Blood ClotsBlood is supposed to clot to help repair a blood vessel that is injured. Clots or thrombi become a problem when they form inappropriately. There are a variety of illnesses and risk factors that can lead to blood clot formation such as atrial fibrillation, heart attack, strokes, transient ischemic attacks (TIAs), pulmonary embolism, deep vein thrombosis (DVT), and more. Diagnosis and treatment of blood clots depends on the cause and severity of the clot.
Congestive Heart Failure (CHF)Congestive heart failure, or CHF, is a condition in which a person's heart is failing and it can't pump enough blood and oxygen to the body's tissues. Sometimes people with CHF don't know they have it. Early signs and symptoms symptoms are cough, shortness of breath, and having problems breathing; especially when lying down. And, if you have breathing problems like asthma, COPD, or emphysema and you think your condition is worsening. There are four stages of CHF. There's no cure for CHF, but treatments include drug therapy, diet, and lifestyle changes to relive symptoms and slow the progression of the disease. Life expectancy depends on existing medical problems, age, and overall health.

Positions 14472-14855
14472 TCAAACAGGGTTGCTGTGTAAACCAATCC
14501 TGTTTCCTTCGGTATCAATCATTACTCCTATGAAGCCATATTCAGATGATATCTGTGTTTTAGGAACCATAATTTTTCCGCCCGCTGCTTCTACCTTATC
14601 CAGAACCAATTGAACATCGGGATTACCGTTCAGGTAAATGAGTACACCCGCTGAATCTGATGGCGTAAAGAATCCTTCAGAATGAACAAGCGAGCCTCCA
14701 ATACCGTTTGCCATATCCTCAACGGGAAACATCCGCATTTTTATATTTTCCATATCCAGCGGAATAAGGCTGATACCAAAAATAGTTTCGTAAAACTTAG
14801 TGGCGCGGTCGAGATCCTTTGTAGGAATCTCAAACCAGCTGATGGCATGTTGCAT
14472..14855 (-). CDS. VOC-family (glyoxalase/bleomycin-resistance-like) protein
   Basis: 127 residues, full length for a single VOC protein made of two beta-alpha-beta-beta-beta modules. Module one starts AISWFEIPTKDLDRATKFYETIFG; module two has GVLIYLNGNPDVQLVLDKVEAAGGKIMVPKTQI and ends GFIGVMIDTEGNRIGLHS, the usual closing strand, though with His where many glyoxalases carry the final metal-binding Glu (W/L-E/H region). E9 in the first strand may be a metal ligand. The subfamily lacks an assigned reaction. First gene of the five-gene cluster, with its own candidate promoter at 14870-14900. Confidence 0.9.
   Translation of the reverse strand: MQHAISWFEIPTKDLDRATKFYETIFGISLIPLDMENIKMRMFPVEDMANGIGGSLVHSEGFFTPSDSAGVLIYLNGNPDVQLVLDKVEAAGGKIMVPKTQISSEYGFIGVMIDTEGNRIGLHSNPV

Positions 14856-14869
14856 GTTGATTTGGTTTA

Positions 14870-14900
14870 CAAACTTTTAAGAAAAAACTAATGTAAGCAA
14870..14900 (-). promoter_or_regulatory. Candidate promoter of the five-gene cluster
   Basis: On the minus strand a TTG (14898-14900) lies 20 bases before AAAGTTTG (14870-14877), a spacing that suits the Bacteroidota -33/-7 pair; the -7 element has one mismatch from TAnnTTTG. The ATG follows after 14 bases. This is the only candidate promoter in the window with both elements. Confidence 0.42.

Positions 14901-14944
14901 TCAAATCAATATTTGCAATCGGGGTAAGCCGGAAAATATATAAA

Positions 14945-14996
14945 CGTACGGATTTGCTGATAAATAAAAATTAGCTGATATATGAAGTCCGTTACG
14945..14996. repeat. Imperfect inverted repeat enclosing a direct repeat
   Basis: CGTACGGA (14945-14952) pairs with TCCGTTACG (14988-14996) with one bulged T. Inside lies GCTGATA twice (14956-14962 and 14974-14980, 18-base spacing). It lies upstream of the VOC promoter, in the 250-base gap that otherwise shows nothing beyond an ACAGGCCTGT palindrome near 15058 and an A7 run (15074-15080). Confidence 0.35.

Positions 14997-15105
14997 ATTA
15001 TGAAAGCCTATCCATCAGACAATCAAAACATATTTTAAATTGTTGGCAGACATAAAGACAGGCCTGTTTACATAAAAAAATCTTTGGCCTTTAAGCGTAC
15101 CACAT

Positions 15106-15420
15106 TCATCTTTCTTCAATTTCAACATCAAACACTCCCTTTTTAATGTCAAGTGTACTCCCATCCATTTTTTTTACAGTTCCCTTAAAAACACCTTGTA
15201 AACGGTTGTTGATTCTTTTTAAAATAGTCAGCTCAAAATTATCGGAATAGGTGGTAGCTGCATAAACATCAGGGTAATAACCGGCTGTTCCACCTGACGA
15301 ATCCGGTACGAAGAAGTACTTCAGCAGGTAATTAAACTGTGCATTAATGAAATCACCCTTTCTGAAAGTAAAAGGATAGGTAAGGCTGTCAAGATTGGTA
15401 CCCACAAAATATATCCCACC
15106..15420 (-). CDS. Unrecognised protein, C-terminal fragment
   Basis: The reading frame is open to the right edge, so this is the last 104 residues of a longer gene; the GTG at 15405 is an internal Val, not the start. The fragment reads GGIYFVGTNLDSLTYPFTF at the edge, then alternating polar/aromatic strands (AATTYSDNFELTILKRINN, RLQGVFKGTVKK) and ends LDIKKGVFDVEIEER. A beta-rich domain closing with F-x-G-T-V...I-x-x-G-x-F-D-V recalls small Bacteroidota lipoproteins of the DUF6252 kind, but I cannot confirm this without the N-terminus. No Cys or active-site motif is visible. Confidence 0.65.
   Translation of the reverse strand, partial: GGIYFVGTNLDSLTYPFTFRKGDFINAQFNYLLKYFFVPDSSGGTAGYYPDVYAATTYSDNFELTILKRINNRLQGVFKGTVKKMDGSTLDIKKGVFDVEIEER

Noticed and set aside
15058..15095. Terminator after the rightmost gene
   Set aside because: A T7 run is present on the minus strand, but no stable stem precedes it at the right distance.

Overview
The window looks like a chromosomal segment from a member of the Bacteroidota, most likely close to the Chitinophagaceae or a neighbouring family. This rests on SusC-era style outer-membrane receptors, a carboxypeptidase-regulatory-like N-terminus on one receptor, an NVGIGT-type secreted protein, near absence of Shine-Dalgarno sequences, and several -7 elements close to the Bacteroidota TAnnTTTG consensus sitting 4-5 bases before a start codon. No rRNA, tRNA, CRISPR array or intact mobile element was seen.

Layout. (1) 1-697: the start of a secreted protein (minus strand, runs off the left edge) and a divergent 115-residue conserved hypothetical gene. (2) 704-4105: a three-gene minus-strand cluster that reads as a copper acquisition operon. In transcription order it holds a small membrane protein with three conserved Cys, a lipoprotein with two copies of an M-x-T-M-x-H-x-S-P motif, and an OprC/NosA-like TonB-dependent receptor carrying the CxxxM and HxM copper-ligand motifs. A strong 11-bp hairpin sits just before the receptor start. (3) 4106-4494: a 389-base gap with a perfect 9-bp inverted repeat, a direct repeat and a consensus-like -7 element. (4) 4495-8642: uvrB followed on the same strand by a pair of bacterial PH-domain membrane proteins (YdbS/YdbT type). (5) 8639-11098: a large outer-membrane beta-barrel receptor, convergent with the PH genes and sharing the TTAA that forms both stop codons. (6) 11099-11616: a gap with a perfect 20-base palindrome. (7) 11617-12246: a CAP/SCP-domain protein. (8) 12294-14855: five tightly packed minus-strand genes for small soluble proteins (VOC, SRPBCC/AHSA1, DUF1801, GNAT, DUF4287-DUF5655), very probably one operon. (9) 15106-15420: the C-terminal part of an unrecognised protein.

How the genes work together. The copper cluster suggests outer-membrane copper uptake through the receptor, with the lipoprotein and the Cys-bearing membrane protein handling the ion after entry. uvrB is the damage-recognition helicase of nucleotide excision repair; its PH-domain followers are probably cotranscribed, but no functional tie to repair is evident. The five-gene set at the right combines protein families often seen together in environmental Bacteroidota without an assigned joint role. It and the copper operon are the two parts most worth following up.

Hardening of the Arteries (Atherosclerosis)Atherosclerosis is the term referring to a hardening of the arteries caused by buildup of fat and cholesterol on the artery walls. The deposits, called plaque, can eventually block blood flow. Obesity, high cholesterol, age and a number of other factors put people at risk for atherosclerosis. Treatment may include lifestyle changes, surgery, and medication.
Heart AttackA heart attack is an interruption in blood flow to the heart muscle. Arterial plaque rupture is often the cause of a heart attack. Symptoms of a heart attack may include chest pain, shortness of breath, sweating, and nausea. Emergency heart catheterization and thrombolytic therapy may be used to treat a heart attack.
Heart DiseaseCoronary heart disease (CHD) is a group of different types of heart disease. Symptoms of heart disease depend on the cause and inclue chest pain or angina, shortness of breath, palpitations, and dizziness. Many conditions causes heart disease, for example, genetics, obesity, high cholesterol, and smoking. Treatment for heart disease depend on the cause and include diet and other lifestyle changes, medications, procedures, and surgery. The prognosis (outlook) and life span for someone with heart disease varies depending on the cause.
High Blood Pressure (Hypertension)High blood pressure (hypertension) may be present in an individual, without any symptoms. Thus, it is called the "silent killer." Causes of high blood pressure include heart disease, kidney disease, tumors, birth control, alcohol, thyroid dysfunction, and birth control pills.Treatment of high blood pressure is generally through diet, exercise, and medication if necessary.